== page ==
Egocentric social network analysis of pathological gambling
Article first published online: 19 NOV 2012
© 2012 The Authors, Addiction © 2012 Society for the Study of Addiction
Volume 108, Issue 3, pages 584–591, March 2013
How to Cite
Meisel, M. K., Clifton, A. D., MacKillop, J., Miller, J. D., Campbell, W. K. and Goodie, A. S. (2013), Egocentric social network analysis of pathological gambling. Addiction, 108: 584–591. doi: 10.1111/add.12014
- Issue published online: 18 FEB 2013
- Article first published online: 19 NOV 2012
- Accepted manuscript online: 16 OCT 2012 08:38AM EST
- Manuscript Accepted: 10 OCT 2012
- Manuscript Revised: 4 JUN 2012
- Manuscript Received: 29 FEB 2012
- National Center for Responsible Gaming
- National Institutes of Health. Grant Numbers: K23 AA016936, P30 DA027827
- pathological gambling;
- social network analysis;
To apply social network analysis (SNA) to investigate whether frequency and severity of gambling problems were associated with different network characteristics among friends, family and co-workers is an innovative way to look at relationships among individuals; the current study was the first, to our knowledge, to apply SNA to gambling behaviors.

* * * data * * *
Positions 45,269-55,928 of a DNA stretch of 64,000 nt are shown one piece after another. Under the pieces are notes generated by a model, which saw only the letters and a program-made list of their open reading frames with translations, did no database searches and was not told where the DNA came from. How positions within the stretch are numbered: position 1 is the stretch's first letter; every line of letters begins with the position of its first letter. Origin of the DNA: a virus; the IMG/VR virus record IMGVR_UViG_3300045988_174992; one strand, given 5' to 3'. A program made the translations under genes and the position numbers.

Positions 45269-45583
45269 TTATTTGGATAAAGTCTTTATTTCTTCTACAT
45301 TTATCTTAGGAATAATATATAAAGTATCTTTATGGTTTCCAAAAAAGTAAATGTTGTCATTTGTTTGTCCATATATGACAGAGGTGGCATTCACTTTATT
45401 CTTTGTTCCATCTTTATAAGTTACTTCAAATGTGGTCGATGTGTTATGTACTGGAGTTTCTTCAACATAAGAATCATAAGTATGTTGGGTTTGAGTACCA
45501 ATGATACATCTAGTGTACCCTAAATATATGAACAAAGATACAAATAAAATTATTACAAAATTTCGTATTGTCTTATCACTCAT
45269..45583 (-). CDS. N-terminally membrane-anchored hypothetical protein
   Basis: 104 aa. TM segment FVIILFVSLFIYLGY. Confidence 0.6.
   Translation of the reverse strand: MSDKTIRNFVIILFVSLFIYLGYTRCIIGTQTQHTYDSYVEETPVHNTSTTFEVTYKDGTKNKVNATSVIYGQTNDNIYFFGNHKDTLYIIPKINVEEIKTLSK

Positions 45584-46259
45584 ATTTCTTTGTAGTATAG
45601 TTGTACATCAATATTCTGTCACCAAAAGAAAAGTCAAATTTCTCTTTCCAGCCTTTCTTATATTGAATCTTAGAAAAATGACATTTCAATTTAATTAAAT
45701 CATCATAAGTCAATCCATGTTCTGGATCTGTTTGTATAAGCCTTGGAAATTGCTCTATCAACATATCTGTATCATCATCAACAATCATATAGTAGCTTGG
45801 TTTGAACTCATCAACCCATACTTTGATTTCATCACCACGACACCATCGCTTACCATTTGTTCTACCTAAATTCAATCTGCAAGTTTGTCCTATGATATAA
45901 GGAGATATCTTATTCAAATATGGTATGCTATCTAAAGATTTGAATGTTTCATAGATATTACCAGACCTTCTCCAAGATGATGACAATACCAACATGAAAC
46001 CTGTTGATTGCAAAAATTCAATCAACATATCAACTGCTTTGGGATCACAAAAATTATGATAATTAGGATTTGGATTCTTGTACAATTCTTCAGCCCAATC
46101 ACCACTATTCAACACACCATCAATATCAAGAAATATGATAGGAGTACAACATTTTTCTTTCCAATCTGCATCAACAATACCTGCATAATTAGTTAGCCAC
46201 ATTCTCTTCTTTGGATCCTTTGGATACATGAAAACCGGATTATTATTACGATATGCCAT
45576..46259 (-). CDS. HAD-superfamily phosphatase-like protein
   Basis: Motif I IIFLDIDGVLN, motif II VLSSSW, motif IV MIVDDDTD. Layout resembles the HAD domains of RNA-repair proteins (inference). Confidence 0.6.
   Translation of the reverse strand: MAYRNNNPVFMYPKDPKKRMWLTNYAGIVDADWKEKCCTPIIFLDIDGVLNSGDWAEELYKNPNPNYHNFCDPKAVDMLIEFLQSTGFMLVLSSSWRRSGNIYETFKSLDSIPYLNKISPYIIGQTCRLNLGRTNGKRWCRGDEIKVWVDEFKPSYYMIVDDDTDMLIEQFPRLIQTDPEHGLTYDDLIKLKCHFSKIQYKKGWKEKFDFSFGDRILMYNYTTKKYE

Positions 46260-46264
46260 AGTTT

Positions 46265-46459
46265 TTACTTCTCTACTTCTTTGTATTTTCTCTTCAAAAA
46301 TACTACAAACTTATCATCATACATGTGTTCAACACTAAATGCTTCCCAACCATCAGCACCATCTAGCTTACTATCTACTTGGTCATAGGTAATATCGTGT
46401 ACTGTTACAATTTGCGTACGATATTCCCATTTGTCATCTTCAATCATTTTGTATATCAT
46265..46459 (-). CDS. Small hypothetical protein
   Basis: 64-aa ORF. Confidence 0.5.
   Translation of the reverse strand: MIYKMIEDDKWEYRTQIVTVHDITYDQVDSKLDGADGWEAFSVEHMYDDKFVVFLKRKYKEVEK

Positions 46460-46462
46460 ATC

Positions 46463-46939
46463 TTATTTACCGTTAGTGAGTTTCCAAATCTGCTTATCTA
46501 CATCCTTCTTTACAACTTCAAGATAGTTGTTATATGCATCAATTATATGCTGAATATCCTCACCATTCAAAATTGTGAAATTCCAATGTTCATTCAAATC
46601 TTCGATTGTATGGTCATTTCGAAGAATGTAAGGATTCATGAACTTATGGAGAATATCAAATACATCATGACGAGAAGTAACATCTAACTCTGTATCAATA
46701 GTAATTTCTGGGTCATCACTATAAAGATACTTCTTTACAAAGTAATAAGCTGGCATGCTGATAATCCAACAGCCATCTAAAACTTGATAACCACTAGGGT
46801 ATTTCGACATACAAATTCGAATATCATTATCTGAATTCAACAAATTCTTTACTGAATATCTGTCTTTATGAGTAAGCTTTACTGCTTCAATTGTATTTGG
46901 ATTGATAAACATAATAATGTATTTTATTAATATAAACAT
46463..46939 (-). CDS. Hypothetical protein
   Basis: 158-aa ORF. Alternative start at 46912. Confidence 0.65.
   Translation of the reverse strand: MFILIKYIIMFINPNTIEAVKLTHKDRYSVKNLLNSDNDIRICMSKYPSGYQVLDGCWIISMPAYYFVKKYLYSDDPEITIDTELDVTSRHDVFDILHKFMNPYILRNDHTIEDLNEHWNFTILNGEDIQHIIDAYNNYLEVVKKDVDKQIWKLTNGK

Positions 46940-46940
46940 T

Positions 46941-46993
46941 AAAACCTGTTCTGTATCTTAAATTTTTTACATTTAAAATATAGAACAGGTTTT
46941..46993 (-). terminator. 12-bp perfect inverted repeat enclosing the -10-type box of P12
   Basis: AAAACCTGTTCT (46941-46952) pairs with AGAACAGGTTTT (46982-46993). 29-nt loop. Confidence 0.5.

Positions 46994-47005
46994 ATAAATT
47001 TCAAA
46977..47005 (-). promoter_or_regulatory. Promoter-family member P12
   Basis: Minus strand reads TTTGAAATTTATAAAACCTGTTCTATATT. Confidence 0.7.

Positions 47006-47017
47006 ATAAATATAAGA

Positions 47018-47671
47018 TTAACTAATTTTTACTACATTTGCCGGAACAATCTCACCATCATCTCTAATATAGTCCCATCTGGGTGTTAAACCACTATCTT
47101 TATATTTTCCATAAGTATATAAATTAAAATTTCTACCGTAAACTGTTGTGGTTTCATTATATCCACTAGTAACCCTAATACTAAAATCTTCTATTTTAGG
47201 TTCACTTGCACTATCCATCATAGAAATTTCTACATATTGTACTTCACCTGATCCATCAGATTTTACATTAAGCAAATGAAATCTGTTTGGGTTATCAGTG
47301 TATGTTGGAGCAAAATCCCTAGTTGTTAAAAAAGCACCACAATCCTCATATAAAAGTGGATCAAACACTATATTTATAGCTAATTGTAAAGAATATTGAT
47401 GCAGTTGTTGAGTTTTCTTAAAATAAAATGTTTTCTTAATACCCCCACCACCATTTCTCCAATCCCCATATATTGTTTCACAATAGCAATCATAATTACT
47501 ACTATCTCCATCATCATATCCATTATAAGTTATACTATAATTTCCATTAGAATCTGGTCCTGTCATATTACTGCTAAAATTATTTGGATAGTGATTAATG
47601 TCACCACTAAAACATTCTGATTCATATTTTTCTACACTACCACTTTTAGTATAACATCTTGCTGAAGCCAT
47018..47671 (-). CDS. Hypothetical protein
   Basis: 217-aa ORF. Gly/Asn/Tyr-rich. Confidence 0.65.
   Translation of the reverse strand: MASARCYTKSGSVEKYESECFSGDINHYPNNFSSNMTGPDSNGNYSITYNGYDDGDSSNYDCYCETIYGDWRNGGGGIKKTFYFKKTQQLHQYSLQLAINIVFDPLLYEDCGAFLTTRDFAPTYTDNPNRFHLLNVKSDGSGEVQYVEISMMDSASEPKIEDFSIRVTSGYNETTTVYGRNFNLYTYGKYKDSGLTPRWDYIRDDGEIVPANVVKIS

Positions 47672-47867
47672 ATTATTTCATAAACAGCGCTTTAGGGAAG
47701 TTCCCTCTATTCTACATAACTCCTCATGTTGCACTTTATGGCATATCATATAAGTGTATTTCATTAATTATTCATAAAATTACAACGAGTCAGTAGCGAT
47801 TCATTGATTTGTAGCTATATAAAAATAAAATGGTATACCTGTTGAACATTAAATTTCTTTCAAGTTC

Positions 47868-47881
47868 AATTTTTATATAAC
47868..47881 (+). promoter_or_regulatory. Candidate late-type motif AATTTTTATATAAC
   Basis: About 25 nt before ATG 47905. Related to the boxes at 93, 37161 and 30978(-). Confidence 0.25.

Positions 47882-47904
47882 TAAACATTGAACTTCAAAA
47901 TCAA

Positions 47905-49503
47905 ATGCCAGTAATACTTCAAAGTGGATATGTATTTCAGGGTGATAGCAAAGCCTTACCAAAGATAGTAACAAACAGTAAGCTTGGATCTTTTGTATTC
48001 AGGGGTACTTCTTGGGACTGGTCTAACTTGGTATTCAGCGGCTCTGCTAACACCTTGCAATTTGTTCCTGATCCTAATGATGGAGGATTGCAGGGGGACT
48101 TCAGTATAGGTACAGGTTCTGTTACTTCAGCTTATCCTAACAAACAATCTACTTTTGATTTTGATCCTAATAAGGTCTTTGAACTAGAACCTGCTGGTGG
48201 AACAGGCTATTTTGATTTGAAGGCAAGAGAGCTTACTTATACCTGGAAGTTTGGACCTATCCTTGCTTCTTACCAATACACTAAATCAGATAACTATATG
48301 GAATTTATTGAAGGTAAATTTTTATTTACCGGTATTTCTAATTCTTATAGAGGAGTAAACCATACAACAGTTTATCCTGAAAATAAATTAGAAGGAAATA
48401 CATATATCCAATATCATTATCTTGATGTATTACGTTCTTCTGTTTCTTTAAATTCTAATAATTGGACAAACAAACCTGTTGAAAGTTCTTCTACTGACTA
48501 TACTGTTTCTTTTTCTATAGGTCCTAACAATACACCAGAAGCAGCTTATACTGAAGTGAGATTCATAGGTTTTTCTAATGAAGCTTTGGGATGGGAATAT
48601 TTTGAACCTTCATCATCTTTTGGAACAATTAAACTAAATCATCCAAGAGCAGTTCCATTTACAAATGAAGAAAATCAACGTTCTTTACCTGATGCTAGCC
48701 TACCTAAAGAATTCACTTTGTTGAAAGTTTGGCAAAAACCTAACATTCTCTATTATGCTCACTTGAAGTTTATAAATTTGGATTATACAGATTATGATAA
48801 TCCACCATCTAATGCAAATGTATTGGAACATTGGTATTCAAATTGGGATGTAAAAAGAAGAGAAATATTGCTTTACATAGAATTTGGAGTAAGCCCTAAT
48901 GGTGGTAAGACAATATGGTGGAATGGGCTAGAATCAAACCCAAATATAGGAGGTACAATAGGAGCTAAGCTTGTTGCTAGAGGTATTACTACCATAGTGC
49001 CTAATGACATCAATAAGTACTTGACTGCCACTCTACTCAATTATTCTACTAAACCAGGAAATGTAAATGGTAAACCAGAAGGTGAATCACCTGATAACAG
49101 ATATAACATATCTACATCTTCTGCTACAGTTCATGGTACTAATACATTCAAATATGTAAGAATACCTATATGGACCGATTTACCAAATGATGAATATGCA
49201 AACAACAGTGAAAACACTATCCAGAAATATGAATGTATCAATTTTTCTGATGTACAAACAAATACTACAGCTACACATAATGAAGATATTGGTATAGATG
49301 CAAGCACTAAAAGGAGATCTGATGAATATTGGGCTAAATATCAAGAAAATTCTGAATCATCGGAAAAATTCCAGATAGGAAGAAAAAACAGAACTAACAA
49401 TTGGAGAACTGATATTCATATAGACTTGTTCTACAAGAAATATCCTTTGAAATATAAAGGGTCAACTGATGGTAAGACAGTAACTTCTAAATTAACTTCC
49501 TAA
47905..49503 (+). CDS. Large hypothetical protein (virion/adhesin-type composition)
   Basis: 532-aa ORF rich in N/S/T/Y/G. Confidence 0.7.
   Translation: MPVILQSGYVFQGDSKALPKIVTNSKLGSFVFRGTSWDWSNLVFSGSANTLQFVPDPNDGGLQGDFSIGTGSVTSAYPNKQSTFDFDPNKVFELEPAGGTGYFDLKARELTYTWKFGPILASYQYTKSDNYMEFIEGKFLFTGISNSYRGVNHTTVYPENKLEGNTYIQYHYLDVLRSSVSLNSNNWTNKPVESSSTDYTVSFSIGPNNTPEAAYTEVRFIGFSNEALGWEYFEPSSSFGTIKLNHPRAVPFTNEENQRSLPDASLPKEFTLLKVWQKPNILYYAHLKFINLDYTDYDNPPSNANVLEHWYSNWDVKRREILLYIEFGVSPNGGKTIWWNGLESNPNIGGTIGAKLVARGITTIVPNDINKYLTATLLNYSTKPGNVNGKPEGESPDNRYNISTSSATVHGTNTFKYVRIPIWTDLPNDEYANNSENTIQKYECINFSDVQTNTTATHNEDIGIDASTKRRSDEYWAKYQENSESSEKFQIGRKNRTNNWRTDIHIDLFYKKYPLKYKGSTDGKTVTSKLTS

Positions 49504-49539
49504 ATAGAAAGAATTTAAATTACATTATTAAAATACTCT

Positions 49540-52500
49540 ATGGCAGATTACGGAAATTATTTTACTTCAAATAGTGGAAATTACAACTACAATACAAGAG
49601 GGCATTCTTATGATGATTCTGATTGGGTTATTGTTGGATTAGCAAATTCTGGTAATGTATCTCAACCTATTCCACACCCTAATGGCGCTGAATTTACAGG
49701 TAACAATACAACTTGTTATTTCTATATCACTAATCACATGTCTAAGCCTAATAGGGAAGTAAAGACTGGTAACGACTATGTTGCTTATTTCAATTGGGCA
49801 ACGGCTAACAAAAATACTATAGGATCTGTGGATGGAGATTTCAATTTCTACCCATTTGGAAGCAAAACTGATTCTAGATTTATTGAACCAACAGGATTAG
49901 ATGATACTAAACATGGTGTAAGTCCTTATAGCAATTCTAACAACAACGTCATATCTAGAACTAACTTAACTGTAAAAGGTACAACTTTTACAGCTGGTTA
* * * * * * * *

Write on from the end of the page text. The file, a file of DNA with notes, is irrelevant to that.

Egocentric social network analysis was used to characterize formally the relationships between social network characteristics and gambling pathology.
Laboratory-based questionnaire and interview administration.
Forty frequent gamblers (22 non-pathological gamblers, 18 pathological gamblers) were recruited from the community.
Measurements and Findings
The SNA revealed significant social network compositional differences between the two groups: pathological gamblers (PGs) had more gamblers, smokers and drinkers in their social networks than did non-pathological gamblers (NPGs). PGs had more individuals in their network with whom they personally gambled, smoked and drank than those with who were NPG. Network ties were closer to individuals in their networks who gambled, smoked and drank more frequently. Associations between gambling severity and structural network characteristics were not significant.
Pathological gambling is associated with compositional but not structural differences in social networks. Pathological gamblers differ from non-pathological gamblers in the number of gamblers, smokers and drinkers in their social networks. Homophily within the networks also indicates that gamblers tend to be closer with other gamblers. This homophily may serve to reinforce addictive behaviors, and may suggest avenues for future study or intervention.